The prohibition and attempted eradication of drugs can be a nightmare for the climate and environment. Particularly in Latin America, the fight against drug production has led to deforestation, widespread contamination with toxic chemicals, and contributed to a warming climate.
Part of the problem is when drug war policies unintentionally destroy non-drug plants that should be converting CO2 to oxygen and slowing warming. Colombia uses aerial fumigation with glyphosate herbicides, popularly known by the trademark Roundup, to kill coca crops that are used to make cocaine. But glyphosate doesn’t just kill coca. It’s designed to kill any plants it comes into contact with. And since planes have sprayed 1.6 million hectares with clouds of the herbicide between 1996 and 2012 — in the world’s second-most biodiverse country — the amount of unintended plant destruction is huge due to imprecision and human error. The Colombian government received 6,500 public complaints in 2002 alone for destroyed food crops, environmental damage, and harm to human health.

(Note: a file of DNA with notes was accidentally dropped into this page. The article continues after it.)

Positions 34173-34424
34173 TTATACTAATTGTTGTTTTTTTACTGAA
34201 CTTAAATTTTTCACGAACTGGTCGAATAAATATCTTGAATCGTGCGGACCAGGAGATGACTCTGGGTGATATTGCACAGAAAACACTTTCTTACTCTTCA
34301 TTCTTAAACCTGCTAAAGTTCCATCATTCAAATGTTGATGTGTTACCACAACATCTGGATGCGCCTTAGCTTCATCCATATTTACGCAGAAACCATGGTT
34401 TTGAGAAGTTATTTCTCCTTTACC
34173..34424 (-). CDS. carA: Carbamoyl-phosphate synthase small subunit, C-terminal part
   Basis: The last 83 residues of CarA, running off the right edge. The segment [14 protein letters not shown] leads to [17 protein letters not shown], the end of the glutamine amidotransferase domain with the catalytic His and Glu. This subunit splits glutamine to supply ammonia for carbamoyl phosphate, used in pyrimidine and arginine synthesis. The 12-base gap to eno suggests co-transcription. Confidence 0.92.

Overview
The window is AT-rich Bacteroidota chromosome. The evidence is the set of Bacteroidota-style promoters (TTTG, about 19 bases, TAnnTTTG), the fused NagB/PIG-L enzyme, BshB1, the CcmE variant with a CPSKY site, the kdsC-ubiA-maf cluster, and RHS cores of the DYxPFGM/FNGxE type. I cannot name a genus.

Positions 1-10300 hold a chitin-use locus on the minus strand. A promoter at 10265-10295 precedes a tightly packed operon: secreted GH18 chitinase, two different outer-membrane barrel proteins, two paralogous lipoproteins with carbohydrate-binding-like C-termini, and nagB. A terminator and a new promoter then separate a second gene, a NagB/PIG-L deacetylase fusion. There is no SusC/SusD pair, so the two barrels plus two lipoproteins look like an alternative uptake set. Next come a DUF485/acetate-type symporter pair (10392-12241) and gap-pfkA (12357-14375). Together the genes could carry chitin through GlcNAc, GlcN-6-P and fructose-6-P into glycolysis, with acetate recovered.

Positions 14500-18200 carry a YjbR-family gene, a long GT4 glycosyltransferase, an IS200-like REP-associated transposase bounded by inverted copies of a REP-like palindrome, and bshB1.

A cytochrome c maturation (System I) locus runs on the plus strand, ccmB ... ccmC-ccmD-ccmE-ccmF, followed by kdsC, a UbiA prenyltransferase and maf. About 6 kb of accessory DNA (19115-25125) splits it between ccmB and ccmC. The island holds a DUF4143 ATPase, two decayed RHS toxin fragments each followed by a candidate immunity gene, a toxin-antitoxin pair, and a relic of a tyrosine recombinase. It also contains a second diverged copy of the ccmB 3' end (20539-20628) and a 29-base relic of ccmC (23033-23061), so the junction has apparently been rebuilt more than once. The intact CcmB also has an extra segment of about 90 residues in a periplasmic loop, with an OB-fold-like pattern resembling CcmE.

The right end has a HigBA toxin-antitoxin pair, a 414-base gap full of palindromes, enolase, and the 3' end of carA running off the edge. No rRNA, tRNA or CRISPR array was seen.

Fumigation is only the beginning of the deforestation. As drug producers are driven from their growing sites by eradication efforts, they go deeper into remote forests and national parks. Drug cultivators abandon land that’s been clear-cut and often poisoned by herbicides to cut down new forests, and they don’t just clear land for coca. The cultivators also need clear land to grow food, and to build roads, houses, and even airstrips. Without access to safe disposal or any regulation to require it, drug manufacturers dump toxic chemical byproducts wherever they can, polluting the land and water.
– Read the entire article at Think Progress.